Marine n-3 fatty acids alter the proteomic response to methylmercury in Atlantic salmon kidney (ASK) cells

O. J. Nøstbakken, S. A. M. Martin, A. Goksøyr, P. Cash, B. E. Torstensen

Research output: Contribution to journalArticle

8 Citations (Scopus)

Abstract

Fish based diets have been linked to the amelioration of methylmercury (MeHg) induced symptoms in several epidemiological studies, particularly due to their contents of marine n-3 fatty acids. It has been suggested that n-3 fatty acids may mask the detrimental effects of MeHg due to their beneficial effect on the same biological functions which are negatively affected by MeHg. However, in vitro studies have implied that there may be direct interactions between the marine n-3 FAs and MeHg, which ameliorates MeHg toxicity through interactions at a biological level. To understand how marine n-3 FAs and MeHg interact in fish as a biological system, we wanted to investigate molecular interaction in a fish cell system.Atlantic salmon kidney (ASK) cells were pre-incubated with the marine n-3 FAs docosahexaenoic acid (22:6. n-3, DHA) and eicosapentaenoic acid (20:5. n-3, EPA) before exposing them to MeHg. Modulating effects of the marine FAs on MeHg toxicity were subsequently assessed using the exploratory technique of proteomics, in a factorial design.Thirty-four differentially regulated proteins were identified. From these; twenty-seven were shown to be differentially regulated by MeHg, twelve were regulated by the fatty acids, and another eight showed interaction effects between MeHg and the FAs. Several of the proteins were concomitantly affected by MeHg- and FA-main effects, as well as interaction effects. Functional annotations and pathway analysis of the proteins revealed that marine n-3 FAs and MeHg concurrently affected the abundance of protein markers relating to such molecular mechanisms as: cell signaling, calcium homeostasis, structural integrity, apoptosis, and energy metabolism.In conclusion, both marine n-3 FAs and MeHg can differentially affect the abundances of the same proteins, indicating modulating effects of EPA and DHA on MeHg metabolism, and possibly on its toxicity.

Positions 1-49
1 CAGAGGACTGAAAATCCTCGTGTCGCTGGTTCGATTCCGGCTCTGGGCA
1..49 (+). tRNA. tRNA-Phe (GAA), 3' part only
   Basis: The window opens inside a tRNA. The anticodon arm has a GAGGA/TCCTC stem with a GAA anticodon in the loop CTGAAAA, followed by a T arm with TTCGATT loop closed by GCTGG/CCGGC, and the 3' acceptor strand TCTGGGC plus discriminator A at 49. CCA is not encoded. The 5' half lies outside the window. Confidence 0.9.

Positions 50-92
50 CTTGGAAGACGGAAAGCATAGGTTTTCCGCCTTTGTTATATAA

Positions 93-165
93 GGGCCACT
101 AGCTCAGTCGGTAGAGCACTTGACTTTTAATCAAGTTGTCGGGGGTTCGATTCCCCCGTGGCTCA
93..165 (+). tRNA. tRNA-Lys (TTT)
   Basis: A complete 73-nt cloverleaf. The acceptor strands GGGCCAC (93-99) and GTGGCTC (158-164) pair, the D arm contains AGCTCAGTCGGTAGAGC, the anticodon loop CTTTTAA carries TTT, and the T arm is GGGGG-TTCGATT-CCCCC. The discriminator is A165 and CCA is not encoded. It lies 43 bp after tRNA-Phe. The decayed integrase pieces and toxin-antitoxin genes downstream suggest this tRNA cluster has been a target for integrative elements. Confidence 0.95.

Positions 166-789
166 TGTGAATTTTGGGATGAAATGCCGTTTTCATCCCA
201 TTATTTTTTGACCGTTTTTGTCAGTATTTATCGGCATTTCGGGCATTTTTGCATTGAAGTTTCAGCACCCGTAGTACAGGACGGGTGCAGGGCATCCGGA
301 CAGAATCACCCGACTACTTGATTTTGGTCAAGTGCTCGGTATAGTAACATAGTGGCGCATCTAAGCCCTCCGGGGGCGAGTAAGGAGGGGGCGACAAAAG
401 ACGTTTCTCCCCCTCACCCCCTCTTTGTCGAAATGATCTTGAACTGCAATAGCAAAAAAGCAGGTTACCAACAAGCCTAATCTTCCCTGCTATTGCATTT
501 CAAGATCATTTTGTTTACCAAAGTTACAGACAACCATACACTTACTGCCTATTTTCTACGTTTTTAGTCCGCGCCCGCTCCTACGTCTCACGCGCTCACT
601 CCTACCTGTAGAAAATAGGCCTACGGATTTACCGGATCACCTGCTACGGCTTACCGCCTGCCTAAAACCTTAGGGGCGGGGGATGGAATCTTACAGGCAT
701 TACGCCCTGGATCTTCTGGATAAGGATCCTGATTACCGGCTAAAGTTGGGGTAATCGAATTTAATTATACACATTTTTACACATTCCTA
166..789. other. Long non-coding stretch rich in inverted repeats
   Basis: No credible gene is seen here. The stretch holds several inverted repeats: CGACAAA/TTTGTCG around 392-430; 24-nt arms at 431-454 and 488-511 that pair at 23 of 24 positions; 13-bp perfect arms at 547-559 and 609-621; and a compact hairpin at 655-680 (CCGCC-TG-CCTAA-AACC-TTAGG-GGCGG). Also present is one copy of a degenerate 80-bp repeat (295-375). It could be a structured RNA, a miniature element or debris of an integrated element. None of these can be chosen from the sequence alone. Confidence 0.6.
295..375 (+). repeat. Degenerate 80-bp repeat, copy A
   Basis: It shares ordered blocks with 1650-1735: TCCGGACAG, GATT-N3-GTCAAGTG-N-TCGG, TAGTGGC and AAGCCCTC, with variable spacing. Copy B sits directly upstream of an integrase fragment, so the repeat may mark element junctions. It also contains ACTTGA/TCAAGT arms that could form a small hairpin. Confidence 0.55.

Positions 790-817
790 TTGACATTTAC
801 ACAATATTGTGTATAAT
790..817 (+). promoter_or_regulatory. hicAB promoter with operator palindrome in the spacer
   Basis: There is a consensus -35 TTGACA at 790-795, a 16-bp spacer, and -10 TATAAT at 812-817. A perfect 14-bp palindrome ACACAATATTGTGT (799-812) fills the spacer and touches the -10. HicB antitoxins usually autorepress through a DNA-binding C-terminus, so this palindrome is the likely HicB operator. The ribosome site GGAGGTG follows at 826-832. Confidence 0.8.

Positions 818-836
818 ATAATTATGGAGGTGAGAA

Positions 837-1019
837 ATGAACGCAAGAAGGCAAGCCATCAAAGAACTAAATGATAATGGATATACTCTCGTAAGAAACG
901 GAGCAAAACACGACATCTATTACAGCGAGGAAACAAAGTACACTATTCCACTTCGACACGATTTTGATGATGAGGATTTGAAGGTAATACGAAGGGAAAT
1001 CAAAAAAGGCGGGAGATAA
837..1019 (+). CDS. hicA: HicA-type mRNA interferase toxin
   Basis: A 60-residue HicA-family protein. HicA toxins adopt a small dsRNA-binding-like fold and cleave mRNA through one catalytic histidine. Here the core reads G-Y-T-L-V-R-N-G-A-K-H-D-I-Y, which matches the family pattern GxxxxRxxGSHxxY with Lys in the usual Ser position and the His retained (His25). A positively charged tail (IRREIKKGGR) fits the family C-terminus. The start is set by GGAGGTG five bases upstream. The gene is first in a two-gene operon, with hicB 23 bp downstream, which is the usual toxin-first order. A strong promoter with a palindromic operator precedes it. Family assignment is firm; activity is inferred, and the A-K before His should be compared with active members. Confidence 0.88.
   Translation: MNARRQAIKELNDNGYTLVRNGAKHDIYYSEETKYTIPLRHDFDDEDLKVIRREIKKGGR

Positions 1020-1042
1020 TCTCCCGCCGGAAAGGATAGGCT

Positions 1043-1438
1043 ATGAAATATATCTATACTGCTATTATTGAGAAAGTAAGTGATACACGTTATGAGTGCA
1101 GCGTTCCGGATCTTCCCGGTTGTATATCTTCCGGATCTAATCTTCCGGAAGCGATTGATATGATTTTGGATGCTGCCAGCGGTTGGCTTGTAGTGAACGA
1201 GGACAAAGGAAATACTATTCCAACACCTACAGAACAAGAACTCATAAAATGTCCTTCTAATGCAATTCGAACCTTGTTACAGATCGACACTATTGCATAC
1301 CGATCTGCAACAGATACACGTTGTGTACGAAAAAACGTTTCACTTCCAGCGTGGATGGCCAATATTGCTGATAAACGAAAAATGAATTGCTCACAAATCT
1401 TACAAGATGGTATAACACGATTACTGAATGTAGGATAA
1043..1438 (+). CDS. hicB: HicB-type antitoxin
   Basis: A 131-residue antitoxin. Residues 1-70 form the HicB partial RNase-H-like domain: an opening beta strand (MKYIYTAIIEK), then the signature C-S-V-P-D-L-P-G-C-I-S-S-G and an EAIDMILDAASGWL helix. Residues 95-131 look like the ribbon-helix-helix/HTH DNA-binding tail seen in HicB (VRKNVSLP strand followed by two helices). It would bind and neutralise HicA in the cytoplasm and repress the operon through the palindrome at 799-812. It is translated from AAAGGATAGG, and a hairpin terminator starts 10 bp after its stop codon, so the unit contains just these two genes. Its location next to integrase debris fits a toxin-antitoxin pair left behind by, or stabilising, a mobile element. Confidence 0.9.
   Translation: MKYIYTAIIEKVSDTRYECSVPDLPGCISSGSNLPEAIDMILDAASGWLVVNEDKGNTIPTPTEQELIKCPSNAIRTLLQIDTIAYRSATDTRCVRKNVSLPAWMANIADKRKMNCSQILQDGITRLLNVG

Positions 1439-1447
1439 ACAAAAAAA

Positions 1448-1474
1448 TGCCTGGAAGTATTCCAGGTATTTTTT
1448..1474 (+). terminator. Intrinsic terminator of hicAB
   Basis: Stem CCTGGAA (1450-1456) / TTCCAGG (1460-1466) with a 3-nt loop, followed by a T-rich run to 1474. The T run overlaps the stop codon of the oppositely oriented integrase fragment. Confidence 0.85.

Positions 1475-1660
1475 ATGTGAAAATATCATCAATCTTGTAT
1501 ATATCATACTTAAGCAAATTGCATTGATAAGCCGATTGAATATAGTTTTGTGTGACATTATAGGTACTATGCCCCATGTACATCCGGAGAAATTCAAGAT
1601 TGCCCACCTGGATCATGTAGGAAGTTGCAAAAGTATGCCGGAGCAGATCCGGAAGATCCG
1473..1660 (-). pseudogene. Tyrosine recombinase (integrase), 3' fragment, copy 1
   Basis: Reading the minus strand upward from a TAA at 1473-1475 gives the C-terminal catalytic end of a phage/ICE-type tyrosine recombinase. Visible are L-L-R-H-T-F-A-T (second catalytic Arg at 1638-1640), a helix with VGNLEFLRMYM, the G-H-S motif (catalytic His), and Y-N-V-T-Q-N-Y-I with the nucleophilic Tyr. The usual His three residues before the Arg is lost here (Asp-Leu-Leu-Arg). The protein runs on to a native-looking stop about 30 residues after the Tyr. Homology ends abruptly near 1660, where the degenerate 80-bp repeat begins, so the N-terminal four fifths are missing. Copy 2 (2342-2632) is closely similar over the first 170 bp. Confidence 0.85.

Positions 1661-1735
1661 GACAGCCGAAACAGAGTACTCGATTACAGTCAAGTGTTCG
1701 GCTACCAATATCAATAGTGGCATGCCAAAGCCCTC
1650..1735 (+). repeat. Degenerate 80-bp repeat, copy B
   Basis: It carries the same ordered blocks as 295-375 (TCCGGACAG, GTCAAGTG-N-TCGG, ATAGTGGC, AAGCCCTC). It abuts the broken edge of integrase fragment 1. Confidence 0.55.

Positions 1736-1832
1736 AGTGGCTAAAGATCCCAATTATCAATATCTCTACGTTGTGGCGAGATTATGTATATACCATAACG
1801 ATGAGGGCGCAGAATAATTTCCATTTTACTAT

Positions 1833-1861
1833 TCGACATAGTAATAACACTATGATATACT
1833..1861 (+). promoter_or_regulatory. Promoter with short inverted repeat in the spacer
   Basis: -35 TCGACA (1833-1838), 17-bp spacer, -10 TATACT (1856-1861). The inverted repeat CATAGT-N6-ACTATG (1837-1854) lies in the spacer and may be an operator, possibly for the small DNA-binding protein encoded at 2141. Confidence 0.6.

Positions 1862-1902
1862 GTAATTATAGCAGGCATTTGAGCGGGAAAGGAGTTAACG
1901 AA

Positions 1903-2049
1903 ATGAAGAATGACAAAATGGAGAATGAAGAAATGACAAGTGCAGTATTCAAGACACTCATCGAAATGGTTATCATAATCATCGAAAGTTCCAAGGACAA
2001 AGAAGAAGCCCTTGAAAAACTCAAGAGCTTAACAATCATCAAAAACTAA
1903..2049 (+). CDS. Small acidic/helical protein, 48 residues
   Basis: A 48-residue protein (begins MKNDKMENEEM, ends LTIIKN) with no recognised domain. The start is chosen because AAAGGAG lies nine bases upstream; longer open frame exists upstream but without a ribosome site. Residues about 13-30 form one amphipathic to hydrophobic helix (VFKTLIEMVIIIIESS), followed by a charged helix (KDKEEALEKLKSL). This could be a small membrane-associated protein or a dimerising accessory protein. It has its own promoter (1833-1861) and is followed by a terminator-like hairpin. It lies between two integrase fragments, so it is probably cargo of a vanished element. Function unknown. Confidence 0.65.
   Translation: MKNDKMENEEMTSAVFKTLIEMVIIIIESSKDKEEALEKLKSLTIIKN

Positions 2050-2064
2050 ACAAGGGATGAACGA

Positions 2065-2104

Original languageEnglish
Pages (from-to)65-75
Number of pages11
JournalAquatic Toxicology
Volume106-107
Issue number1
Early online date17 Oct 2011
DOIs
Publication statusPublished - 15 Jan 2012

Keywords

  • methylmercury
  • docosahexaenoic acid
  • eicosapentaenoic acid
  • Atlantic salmon
  • proteomics

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